Social Care Minister Helen Whately today hinted postcode lockdowns will be imposed by the Government to stop the spread of dangerous coronavirus variants when national curbs are eased.
The measures are said to be under consideration in Whitehall as Boris Johnson prepares to unveil his lockdown exit strategy on Monday next week.
Ms Whately appeared to confirm that localised shutdowns will be part of the Government’s tool chest moving forward as she said ministers had ‘learnt during the summer about how to manage localised outbreaks’.
Meanwhile, she also delivered a boost to families as she suggested care home visiting rules could be loosened within weeks thanks to the success of the UK vaccination drive.
Door-to-door testing and a tougher stay at home message have already been used in some areas to stop the spread of coronavirus variants
Ms Whately also suggested that care home visiting rules could be loosened within weeks thanks to the success of the national vaccination drive
Combatting the emergence and spread of new variants of the disease is viewed by ministers as crucial to staying out of national lockdown and to protecting the vaccine roll-out.
The Government has already used door-to-door testing and a tougher stay at home message in some areas to try to eliminate variants.
And it is thought the localised crackdowns will be a key part of the Government’s approach in the coming months.
A senior Government source told The Times: ‘Clearly it is not a problem at the moment because of the existing lockdown restrictions.
‘But there is a big question about what you do when lockdown does start lifting and we see variants that we have concerns about.
‘It is definitely something that we’re aware of that will need to be considered. But we need to work out exactly what the mechanisms are that we need to have in place.’
Another source suggested the details on postcode lockdowns could be hammered out in time to be included in the PM’s roadmap.
They told the newspaper: ‘We’re still on the question of is it going to be a blanket ‘if there’s a variant in your area, retain the stay-at-home and-get-a-test message’, or something different.’
It is thought that postcode lockdown rules could vary area-by-area depending on the risk posed by whichever variant has been discovered.
Mr Johnson yesterday said that his roadmap will be ‘based firmly on a cautious and prudent approach’ to ease national restrictions in ‘such a way as to be irreversible’.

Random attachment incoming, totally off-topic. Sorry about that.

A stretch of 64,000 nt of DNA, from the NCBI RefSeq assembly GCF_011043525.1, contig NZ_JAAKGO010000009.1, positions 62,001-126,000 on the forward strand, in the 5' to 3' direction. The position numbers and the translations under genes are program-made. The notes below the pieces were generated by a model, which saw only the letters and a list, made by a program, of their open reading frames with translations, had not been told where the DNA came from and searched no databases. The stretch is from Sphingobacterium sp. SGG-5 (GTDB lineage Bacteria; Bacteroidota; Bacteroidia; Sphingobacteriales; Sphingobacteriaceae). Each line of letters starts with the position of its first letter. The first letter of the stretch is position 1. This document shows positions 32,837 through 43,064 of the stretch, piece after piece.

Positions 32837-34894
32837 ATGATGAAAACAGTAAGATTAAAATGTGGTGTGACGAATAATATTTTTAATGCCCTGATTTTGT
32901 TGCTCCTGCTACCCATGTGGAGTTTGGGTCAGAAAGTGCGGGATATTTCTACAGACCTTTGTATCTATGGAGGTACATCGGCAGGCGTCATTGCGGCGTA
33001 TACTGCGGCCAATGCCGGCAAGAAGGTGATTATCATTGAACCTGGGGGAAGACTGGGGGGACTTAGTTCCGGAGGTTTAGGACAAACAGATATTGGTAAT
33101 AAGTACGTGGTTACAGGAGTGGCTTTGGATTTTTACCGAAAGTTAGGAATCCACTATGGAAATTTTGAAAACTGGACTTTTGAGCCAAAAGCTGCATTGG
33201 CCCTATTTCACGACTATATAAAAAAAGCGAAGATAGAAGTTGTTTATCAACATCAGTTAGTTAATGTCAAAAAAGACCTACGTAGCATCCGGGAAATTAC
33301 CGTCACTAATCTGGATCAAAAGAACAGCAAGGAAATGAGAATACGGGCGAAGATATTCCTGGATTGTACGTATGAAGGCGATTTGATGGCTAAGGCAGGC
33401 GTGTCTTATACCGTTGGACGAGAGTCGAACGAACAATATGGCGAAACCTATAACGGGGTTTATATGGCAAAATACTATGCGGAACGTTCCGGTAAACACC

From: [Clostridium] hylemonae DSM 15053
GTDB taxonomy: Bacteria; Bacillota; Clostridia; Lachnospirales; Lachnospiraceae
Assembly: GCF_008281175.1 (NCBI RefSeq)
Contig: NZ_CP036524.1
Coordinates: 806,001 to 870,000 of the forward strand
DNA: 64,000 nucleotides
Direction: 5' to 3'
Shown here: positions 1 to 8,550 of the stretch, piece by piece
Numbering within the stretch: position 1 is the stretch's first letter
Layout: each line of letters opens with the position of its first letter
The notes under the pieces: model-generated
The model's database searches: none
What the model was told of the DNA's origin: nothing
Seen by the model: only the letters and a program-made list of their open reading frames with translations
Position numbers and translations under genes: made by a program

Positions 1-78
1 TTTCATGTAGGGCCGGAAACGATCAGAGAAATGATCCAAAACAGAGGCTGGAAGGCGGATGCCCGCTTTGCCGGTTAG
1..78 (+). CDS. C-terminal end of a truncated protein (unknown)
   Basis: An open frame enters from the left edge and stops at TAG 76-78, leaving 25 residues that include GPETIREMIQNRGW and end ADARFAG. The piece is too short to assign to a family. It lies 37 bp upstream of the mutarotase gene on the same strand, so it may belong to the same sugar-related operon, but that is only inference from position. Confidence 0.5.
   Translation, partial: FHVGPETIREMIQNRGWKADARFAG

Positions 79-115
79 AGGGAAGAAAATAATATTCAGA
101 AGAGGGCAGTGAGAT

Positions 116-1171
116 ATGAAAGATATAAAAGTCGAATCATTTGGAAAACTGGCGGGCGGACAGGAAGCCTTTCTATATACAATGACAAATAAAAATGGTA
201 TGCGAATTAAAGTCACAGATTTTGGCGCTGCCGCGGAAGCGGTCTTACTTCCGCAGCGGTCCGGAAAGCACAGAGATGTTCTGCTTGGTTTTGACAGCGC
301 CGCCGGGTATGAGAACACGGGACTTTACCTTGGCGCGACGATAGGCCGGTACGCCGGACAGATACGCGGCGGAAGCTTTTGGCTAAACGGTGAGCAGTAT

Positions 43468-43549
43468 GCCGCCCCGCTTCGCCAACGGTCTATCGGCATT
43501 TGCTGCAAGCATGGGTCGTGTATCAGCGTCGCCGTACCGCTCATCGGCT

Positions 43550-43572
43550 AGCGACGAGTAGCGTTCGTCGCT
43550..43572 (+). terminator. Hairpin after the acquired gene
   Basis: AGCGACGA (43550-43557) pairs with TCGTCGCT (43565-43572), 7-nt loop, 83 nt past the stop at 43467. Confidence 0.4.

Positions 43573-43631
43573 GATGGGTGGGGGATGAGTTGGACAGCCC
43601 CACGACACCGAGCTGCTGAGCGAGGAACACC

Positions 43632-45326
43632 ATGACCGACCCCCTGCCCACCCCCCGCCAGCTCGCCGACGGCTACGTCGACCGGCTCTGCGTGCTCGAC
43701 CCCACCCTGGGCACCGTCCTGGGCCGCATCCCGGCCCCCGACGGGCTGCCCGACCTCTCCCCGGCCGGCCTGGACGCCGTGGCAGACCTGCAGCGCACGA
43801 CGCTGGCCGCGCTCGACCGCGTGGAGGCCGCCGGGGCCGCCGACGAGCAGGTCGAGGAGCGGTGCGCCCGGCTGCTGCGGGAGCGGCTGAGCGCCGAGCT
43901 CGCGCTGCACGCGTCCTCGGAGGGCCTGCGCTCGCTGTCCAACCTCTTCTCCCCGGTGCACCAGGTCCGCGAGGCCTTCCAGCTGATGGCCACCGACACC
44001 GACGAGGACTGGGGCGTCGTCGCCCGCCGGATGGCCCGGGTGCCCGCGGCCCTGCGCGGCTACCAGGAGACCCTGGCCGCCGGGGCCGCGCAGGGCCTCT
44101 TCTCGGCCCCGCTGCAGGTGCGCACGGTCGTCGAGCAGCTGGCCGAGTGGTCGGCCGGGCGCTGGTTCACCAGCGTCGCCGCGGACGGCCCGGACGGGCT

Asked about the prospect of postcode lockdowns, Ms Whately told Sky News: ‘Well, I would say probably wait until next week when the Prime Minister sets out that roadmap for how we are going to come through it.
‘But we have clearly learnt a huge amount. We learnt during the summer about how to manage localised outbreaks and take that approach.
‘But I don’t really want to preempt what we are going to hear next week.’
Ms Whately also suggested that care home visiting rules could be eased within weeks.
The majority of care home residents have now had their first dose of a coronavirus vaccine and the minister said ‘I don’t see that we have to wait for the second vaccination dose’ and that she wants to ‘open up sooner than that’.
There are signs the UK’s coronavirus vaccine roll-out may be slowing after fewer than 280,000 doses were administered yesterday
She said: ‘I really, really want to open up visiting in care homes more. I mean, to be clear we have made sure that visiting can continue even during this national lockdown but I recognise it is not the normal kind of visiting, it is having to use screens and visiting pods or through windows if care homes don’t have those facilities.
‘Also, we have put funding into social care to help care homes have these facilities and have extra staff if they need to supervise.
‘But what I want to do as we come out of the national lockdown is also increase the amount of visiting.
‘I don’t see that we have to wait for the second vaccination dose. I want us to open up sooner than that.
‘But I will say with this as with generally as we come out of lockdown we do have to be cautious, most residents in care homes have only had their first dose and some of them only very recently so it will be step by step but I am determined so that we can see people, go back to even if it is to be able to hold hands again and see somebody who you haven’t been able to see very much in the last few months and over the last year, I really want to make that happen again.’
However, visitors to care homes will still be expected to wear PPE even when rules are relaxed.
Ms Whately told BBC Breakfast: ‘There is still a way to go to see, for instance, whether the vaccine stops people from being infectious and how it plays through.
‘Visiting will be taken step by step and we will, for instance, when people come back to more normal visiting, still be asking people to use PPE and follow those kinds of procedures.’